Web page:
I Can Work!

Educator, Rebecca Tock, teaches at the Elsie Allen High School in Santa Rosa, California. She generously gave us permission to share her glowing testimonial about the I Can Work! curriculum, a 5 module pre-vocational program designed by Therapro author, Angela  (Angie) Mahoney, M.Ed. With Angie’s broad experience as a pre-vocational teacher and as a consultant to other schools in developing their pre-voc programs, her I Can Work! program continues to evolve into a practical, exciting course that builds on basic job readiness skills such as how to greet a supervisor, how to dress for work, how to fill out a job application, appropriate job behaviors, etc. Learning those basic skills provides a firm foundation on which to build more advanced skills. The I Can Work! curriculum instructs students in 5 different jobs: clerical, food service, retail, and grocery.

Rebecca Tock‎

I Can Work

I was introduced to the “I Can Work” curriculum at an educational conference I attended in Spring 2015. Immediately, I knew it was special. It was so different from other vocational curriculums I have used in the past and I thought that this may be the piece that I needed to provide a well rounded pre-vocational education experience in my class. After the presentation, I approached Angela Mahoney, the developer of the curriculum, for some clarifying questions about the program. I was impressed by how user friendly the program appeared to be. Angela was clear, concise and knows her stuff! She was very helpful. What was quite amazing was that it was a total of $49.95. That is unheard of in this profession!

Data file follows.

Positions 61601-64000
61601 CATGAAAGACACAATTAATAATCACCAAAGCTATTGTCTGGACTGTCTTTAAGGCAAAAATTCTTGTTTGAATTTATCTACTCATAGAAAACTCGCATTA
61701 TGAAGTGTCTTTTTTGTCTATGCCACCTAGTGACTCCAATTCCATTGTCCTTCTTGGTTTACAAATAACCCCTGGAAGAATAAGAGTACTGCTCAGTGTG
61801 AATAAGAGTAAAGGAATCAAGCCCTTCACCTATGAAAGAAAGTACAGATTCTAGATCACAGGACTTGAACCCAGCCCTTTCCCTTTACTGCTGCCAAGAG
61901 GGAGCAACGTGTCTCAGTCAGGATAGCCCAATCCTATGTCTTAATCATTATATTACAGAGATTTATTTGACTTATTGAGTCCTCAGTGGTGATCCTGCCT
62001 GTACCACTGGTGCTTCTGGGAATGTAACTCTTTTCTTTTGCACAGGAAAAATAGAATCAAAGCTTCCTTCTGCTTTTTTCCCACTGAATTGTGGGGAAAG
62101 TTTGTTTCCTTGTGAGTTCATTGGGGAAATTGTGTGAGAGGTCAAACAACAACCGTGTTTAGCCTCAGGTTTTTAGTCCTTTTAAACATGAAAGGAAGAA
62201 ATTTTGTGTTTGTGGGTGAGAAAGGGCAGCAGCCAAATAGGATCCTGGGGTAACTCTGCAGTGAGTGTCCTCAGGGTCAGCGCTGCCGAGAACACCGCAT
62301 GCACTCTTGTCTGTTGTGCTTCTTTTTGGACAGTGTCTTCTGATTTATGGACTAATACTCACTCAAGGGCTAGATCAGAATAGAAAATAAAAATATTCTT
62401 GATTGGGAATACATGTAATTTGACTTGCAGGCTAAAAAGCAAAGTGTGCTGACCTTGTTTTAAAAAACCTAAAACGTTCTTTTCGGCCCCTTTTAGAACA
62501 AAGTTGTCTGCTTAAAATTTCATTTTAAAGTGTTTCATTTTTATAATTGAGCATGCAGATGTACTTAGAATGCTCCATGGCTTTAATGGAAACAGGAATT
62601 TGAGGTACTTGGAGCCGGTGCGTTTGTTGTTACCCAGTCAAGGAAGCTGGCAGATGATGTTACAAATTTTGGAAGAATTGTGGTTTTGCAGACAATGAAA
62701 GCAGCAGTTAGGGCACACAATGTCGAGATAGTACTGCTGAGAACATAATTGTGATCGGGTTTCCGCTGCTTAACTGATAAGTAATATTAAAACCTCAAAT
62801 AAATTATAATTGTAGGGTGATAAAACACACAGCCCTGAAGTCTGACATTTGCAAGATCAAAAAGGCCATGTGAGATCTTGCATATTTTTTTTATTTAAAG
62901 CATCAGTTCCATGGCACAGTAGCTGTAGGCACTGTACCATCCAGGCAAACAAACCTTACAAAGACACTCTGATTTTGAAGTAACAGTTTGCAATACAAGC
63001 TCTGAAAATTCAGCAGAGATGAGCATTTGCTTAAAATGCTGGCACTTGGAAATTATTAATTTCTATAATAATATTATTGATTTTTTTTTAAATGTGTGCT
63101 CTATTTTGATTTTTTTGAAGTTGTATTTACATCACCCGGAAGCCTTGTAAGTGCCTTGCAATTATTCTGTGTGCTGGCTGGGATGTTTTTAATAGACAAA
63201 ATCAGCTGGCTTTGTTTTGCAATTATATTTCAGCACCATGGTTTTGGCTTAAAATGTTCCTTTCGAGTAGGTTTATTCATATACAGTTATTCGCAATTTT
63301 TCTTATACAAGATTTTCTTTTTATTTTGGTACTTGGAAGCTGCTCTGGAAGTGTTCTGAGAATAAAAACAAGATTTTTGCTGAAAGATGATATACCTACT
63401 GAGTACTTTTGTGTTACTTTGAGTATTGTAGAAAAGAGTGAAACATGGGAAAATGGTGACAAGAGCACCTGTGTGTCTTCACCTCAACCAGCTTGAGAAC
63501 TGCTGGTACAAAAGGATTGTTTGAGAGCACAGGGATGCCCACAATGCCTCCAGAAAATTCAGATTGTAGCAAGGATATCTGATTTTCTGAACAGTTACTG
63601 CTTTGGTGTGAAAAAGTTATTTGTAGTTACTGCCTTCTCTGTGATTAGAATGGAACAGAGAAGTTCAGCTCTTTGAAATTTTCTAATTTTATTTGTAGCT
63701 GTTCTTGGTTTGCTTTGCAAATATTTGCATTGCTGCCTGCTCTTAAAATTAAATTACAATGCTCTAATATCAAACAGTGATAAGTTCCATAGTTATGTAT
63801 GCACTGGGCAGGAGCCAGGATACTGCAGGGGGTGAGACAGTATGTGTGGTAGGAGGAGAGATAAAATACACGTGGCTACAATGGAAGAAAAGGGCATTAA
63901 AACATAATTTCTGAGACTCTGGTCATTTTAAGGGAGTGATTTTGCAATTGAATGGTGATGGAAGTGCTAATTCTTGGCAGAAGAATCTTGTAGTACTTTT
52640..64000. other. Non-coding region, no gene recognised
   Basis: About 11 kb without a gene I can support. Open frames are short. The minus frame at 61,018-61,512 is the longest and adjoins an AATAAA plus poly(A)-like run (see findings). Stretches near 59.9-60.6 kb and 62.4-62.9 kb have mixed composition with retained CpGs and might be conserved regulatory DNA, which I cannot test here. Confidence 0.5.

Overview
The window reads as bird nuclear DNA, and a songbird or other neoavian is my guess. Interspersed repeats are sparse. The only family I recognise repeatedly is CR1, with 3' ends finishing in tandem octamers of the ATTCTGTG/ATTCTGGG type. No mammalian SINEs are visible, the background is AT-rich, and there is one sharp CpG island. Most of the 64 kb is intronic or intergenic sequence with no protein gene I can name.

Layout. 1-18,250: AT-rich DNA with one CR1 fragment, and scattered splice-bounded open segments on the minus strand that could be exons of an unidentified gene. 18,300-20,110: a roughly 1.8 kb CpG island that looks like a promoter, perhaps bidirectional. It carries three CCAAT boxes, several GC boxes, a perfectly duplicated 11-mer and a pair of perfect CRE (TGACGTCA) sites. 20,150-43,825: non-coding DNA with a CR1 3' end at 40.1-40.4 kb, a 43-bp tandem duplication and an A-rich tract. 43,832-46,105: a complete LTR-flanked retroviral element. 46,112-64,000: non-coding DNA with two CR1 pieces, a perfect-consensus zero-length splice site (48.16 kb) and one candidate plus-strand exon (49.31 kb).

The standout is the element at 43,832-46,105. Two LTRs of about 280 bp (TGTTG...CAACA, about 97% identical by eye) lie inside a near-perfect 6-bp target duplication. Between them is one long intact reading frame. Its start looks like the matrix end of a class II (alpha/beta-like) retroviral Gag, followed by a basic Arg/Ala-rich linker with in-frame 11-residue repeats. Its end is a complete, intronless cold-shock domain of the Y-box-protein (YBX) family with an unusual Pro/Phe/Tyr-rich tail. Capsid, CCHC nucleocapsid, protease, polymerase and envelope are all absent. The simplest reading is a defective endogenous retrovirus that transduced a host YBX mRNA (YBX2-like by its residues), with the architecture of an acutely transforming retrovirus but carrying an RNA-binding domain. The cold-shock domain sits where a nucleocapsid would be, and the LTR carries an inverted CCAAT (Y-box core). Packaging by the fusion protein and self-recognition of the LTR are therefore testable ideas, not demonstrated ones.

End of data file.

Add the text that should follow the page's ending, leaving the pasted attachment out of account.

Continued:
I was able to immediately purchase the curriculum due to its affordability and size. The modules provide comprehensive and clear lesson plans that are easy to use and even easier to incorporate into an existing classroom curriculum. The material presented provides visuals and a guide for the use of real world everyday materials. When working with young adults who have severe disabilities the use of familiar objects is imperative for success. I appreciate the way in which “I Can Work” really uses large graphics and touches upon prior knowledge of the students.

The instructions to set up lessons are easy to follow, and really make this an accessible space for my students. It has definitely enhanced my pre-vocational lessons and given my students more ways to participate in pre-vocational activities.

I love ‘I Can Work!’ It was the best class curricular decision I could have made. I recommend it to any teacher who teaches a pre-vocational class to students/individuals with moderate to severe disabilities.


Ms. Tock teaches students in grades 9-12 who have been identified as having severe special needs.  We would like to direct you to her request for funding ADA accessible tables for her students’ use at mealtimes in school, so they can join their peers. Please visit the site to learn more about her project.